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Re: [CSS3] What about "behavioral extensions to CSS"?

From: Andrew Fedoniouk <news@terrainformatica.com>
Date: Mon, 8 May 2006 15:10:01 -0700
Message-ID: <004701c672ec$2e61d690$c302000a@internal.toppro.net>
To: "Martijn" <martijn.martijn@gmail.com>, "Laurens Holst" <lholst@students.cs.uu.nl>
Cc: <www-style@w3.org>


----- Original Message ----- 
From: "Martijn" <martijn.martijn@gmail.com>
To: "Laurens Holst" <lholst@students.cs.uu.nl>
Cc: <www-style@w3.org>


|
| On 5/8/06, Laurens Holst <lholst@students.cs.uu.nl> wrote:
| > Christoph,
| >
| > I think if anything, what you propose should work based on *states*
| > (such as the existing :active, :selected, whatever) and not operations
| > such as 'click'. That way, the styling can be changed by setting a
| > different state on the base element, all subelements will style
| > accordingly, and the correct styling can be resolved at any time based
| > on the current state, instead of retracing the number of clicks that
| > have been done, etc.
|
| Well, kinda off-topic maybe, I think I would like to have :activated
| pseudo-class then, where one time activating (clicking) makes it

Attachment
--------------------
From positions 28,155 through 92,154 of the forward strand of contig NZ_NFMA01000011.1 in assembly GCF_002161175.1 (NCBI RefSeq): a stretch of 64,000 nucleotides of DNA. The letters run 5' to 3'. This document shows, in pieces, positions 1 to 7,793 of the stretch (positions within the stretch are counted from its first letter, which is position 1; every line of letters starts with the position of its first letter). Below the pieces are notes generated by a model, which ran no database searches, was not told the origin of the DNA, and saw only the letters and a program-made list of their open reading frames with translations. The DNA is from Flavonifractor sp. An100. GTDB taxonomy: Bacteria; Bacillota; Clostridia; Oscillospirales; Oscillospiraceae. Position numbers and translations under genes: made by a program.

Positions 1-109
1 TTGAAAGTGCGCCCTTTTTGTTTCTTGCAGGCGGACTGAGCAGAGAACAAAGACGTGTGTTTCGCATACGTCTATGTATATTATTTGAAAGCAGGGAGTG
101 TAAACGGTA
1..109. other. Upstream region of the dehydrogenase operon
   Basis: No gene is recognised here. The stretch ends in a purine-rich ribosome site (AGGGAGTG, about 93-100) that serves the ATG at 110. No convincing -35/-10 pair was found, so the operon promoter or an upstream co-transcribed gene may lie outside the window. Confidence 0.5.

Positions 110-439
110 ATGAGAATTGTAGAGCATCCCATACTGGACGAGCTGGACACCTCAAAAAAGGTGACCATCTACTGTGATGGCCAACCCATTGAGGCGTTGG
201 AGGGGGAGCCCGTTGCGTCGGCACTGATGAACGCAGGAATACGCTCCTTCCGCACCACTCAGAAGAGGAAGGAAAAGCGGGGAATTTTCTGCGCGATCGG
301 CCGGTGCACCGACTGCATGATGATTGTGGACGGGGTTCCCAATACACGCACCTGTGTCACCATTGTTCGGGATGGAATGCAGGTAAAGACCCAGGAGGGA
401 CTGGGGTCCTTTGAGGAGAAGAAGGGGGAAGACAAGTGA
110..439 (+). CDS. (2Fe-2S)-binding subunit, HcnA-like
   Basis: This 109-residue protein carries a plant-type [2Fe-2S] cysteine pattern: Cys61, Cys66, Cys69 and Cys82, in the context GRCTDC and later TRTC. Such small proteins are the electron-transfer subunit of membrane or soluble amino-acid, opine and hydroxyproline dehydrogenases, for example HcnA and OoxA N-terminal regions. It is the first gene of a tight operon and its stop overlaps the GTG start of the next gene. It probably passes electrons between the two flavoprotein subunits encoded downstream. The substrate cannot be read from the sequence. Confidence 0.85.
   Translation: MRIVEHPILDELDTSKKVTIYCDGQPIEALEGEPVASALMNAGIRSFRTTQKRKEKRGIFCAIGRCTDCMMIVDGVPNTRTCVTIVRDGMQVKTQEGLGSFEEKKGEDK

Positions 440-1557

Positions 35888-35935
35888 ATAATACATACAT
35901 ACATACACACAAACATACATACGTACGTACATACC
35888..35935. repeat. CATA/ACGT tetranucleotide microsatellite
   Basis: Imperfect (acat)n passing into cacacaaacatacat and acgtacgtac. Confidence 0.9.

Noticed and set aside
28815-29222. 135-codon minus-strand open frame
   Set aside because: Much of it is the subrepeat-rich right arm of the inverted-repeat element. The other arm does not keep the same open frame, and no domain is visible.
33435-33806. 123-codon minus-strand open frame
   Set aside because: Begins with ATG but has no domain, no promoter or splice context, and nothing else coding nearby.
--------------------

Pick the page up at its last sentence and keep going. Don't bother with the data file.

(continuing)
| :activated and another time clicking makes it deactivated. It would be
| more or less be like :checked, except :checked can only be used for
| elements that can be in the :checked state, which are only checkboxes
| and radio buttons in html, afaik.

Let's imagine that we have 'behavior' CSS attribute with syntax:

behavior: 'check'  || 'radio' || etc.

And somewhere in the specification to have definition like this:
<definition>
behavior:check triggers value of :checked state flag so
each even element activation sets :checked to 'true' and each
odd activation sets it to 'false'.
</definition>

This way you will have your :activated done. Also this
will allow to implement "collapsible trees" and many other things.

behavior: radio can be used for implementation of  tabular views
and other similar effects.

In fact list of typical behaviors is pretty limited - 6 or so and
they can be well formalized. Having them will eliminate many
cases when we need script now.

Andrew Fedoniouk.
http://terrainformatica.com


|
| > Also, styling and behaviour should be separated; the things that you
| > currently can't do with CSS should be solved with that in mind. Some
| > examples:
| >
| > - a 'push' button effect using :active currently only works on elements
| > that can be activated. OTOH, maybe this is good, because if the script
| > that handles the click is disabled, there is no point in having the
| > styling layer still pretend that something is being clicked. I don't
|
| In Mozilla there doesn't seem to be any limitations on which elements
| can be :active.?
| Afaik, all elements in Mozilla that are stylable can be :active.